I ran into a local Chinese restaurant at lunchtime to get a takeout order from the lunch menu. I asked if soup came with the order. The woman at the counter told me that they did not have soup to go with the lunch specials.
I really wanted some hot and sour soup.
"So how can I get soup?" I asked.
She pointed to the menu and said all they had was the big container for two, for six dollars.
"How about just filling it halfway, making it for one, and charging me half price?"
She smiled and said, "The soup is for two and is $6."
I bought it.
That was a great example of standing firm on price.
It is isn't rocket science, but it's an age-old dilemma: salespeople dropping their price at the first sign of resistance, or request for a better price. And the ones who do it, who cave in to price statements and questions, give away pure profit. Usually, needlessly.
But perhaps they don't have the confidence or know-how to avoid falling into this trap. Here are some ideas you can use as well to avoid giving away profit.
1) Raise your value in their mind, or the cost of the problem, higher than your price.
It's quite simple -- if a buyer perceives their potential return as higher than your price, then price is not an issue. Ask questions to get them to attach dollar figures to pains or problems. "What does that cost you?" "How much extra time does that take?"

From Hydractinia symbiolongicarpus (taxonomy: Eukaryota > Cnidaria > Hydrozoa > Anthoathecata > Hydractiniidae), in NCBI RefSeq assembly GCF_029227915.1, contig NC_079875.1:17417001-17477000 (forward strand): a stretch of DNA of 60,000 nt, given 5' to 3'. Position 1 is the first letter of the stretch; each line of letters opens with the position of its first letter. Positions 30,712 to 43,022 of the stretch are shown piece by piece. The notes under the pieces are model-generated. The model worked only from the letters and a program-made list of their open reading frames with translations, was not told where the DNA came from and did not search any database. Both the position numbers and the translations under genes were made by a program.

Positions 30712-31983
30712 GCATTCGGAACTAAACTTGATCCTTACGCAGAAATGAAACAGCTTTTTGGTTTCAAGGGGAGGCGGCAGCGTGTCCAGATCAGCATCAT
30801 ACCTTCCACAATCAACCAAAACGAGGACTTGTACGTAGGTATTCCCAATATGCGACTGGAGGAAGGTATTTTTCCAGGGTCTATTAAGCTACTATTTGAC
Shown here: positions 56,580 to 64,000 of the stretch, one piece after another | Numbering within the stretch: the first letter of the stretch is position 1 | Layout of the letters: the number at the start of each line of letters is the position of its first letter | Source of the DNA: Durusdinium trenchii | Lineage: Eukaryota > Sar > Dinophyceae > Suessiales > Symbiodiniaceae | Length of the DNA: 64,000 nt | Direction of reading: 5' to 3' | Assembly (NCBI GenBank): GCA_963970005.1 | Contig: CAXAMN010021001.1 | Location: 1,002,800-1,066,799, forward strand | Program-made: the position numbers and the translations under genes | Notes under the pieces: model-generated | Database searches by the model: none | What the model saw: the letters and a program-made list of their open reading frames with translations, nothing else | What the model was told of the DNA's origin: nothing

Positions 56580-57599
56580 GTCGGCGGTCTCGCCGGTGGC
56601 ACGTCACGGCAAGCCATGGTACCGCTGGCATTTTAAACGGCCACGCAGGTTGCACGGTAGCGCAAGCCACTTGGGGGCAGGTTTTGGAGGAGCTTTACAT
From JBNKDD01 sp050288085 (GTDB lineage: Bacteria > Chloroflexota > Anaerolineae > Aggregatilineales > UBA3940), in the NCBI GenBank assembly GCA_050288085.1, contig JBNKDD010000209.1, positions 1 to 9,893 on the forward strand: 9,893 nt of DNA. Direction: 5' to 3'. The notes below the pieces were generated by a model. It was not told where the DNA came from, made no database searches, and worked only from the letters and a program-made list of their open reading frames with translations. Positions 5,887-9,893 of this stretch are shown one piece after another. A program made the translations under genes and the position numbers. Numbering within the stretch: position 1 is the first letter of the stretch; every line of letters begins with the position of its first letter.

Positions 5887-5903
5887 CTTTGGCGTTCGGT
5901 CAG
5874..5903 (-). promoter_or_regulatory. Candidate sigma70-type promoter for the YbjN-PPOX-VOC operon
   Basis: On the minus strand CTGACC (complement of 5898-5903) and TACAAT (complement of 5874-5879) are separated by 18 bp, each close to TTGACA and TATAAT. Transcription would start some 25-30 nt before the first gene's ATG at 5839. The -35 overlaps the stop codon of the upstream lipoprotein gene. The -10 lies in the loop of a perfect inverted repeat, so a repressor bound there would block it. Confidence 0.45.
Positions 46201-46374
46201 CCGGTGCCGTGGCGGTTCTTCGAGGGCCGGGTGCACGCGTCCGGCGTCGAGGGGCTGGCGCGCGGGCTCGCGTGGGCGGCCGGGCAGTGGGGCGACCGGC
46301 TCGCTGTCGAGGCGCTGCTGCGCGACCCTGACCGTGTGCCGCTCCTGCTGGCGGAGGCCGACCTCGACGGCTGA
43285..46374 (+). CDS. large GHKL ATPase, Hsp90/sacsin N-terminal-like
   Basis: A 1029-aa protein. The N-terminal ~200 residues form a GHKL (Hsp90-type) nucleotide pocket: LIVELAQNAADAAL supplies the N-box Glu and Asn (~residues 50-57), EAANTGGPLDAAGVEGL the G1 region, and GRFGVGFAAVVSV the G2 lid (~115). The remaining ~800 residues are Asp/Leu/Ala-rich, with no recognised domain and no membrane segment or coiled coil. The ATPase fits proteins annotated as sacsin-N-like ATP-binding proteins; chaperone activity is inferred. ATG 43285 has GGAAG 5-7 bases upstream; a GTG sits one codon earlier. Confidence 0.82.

2) Delay discussing price until you have established value.
If asked early about price, respond with a statement along the lines of, "So I can give you the best price for your situation, let me ask a few questions ... " Then circle back to value.
3) State your price with unwavering conviction.
If you hem and haw, this indicates you are not firm with your price and it's open to negotiation. Say your price with the same confident tone of voice you would use if someone asked you in which city you live.
4) Realize that price comments are not price objections.
When someone says, "Wow, that's more than what I expected to pay," they are not saying they will not buy. You do not even need to respond to this comment. However, many sales reps offer to cut price at this point.
5) Have a quick response on hand to "Do you discount?"
How about: "No, that's the price." Or, if they ask, "Can you do any better on price?" say, "That's the price." Simple.
6) Qualify for money.
I do not like asking about budgets, since it can kill a sale when they say their budget has been spent. If a prospect wants something badly enough, they normally can find the money for it, if you are talking at the right level.
Sometimes, however, you need to learn if you are even in the same ballpark. I once heard a very successful sales rep say, "Our product has a useful lifetime almost double anything else on the market. That also means it's not the cheapest initial investment, but a better value over time. That's not a reason for us to stop talking, is it?"
7) Help them find the money.
In some cases, the money might be tight. Then ask about the past: "What have you done before when you wanted something that would give a return on your investment, but did not have the funds available?"
Use these ideas and you will find that every dollar you don't give away is a dollar of pure profit.
Editor's note: This post originally appeared on Smart Calling Online and is republished here with permission.